Free knitting stitch library 46 Free Scarf Knitting Patterns There are currently no images from other crafters. close Terms & Conditions You must enter into this Agreement if you want to submit digital images or other content to Prime Publishing through Sharing Customer Images (the "Service"). 1) Eligibility. 2) Definitions. 3) License Grant for Materials. 4) Removal of Materials. 5) License for Name, Trademarks and Likenesses. 6) Specifications and Guidelines. 7) Representations, Warranties and Indemnities. 8) Restrictions. 9) No Obligation. 10) Changes to Agreement. 11) Prime Publishing Intellectual Property. 12) Communications. 13) Waiver. 14) Disclaimer. 15) Miscellaneous. Sharing Your Own Images Who can share images? You! What should I share? Please share images that will help other visitors. Do include captions for your images. What shouldn't I share? Behave as if you were a guest at a friend's dinner party: please treat the Prime Publishing community with respect. The same guidelines apply to your captions and notes. Where will my image appear?
plaid One Skein, One Night, Seed Stitch Tall Cowl [ Easy, Free Knitting Pattern ] | Knit and Bake This is my free knitting pattern for a super simple, easy to knit seed stitch cowl. It uses one skein of yarn, and can be knitted up in one night, making it a perfect and affordable last-minute present! It’s knit in the round, so there’s no seaming at the end, and it’s really warm and cozy. Supplies: 1 skein, Bernat Roving yarn, in a light grey Size 13 circular needles (hat sized length) Darning needles, for weaving in ends Instructions: 1. 2. 3. February 2011 Well, now that I've depressed us all with that photo of the inside of our torn-apart hot water heater shed, I'm happy to report that all is back in order today--neat, tidy, and shipshape--and looking like nothing ever happened. It's too dark out still for me to get a photo of the little shed, all restored and looking much better, but it is so. We have water, blessed running water. We have it in hot, and we have it in cold. We don't have any yet to the back bathroom (this house has multiple additions, built on over time, and that back bathroom is pretty darned far from where I sit in the original front room of the oldest part of the adobe), but that will come once the plumber and his good men have made sure all their customers have running water of one sort or another. In the meantime, I've been reading a book about people who lived in far more ancient adobe structures in this part of the world with no running water at all.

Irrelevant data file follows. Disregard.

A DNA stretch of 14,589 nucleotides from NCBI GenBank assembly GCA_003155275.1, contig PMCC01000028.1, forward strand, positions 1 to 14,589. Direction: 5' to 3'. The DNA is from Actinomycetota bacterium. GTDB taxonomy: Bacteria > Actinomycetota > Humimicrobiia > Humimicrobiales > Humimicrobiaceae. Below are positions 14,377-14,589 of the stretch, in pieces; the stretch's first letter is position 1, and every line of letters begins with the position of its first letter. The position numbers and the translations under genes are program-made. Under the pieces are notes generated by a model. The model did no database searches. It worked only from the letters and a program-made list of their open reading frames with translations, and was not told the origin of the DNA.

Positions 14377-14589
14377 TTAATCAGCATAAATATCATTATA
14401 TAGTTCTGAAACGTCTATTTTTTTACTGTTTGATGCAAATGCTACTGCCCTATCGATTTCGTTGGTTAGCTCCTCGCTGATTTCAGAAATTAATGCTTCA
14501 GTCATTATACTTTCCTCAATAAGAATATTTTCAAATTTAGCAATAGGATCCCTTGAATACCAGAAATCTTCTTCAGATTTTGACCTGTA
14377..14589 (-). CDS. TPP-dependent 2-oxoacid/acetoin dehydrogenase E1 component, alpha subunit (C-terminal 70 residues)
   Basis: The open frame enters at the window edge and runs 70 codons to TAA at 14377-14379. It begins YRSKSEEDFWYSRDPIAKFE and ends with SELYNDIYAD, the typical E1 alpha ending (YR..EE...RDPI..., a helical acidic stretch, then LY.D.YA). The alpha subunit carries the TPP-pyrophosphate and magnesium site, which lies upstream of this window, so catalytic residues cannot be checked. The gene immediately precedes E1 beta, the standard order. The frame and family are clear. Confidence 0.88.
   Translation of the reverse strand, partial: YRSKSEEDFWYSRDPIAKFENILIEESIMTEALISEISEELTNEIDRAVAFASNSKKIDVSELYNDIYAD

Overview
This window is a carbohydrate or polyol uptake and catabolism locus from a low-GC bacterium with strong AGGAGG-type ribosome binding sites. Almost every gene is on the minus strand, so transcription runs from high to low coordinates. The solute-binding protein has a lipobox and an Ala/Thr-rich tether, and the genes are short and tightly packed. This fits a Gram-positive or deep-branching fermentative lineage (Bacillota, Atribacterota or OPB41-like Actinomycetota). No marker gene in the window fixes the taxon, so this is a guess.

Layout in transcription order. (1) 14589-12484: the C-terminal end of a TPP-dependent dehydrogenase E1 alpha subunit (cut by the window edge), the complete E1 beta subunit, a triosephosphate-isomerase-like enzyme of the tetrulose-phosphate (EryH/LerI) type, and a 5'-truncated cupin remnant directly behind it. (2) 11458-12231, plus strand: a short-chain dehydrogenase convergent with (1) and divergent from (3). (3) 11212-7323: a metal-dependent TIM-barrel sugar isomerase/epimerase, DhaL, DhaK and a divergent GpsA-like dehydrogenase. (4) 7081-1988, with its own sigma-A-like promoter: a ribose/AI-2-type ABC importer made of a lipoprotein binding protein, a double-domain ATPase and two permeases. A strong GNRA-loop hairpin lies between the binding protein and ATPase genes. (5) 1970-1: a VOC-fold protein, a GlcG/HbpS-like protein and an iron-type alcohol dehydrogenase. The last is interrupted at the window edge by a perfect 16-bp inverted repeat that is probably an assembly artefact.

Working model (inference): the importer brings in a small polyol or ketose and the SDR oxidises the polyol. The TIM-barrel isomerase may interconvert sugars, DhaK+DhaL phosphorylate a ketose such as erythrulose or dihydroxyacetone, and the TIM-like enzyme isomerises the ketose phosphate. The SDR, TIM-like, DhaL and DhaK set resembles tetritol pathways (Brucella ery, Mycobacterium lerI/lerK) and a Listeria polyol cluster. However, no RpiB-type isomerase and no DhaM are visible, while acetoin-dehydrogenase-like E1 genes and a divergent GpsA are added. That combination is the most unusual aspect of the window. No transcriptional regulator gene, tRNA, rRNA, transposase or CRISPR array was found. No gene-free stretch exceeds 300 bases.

Picking Up Stitches Picking up stitches means that, with a knitting needle or crochet hook and a new strand of yarn, you dip into and out of the edge of the knitted fabric at hand, creating new loops. These new loops will serve as the foundation for a collar, button band, sleeve or baby bootie instep. The only two things you need to focus on for picking up stitches along a straight edge are the two S’s: side and spacing. Picking up stitches for a sloped edge (such as for a neck) takes just a little more care than for a straight edge, and most of that care comes in the spacing.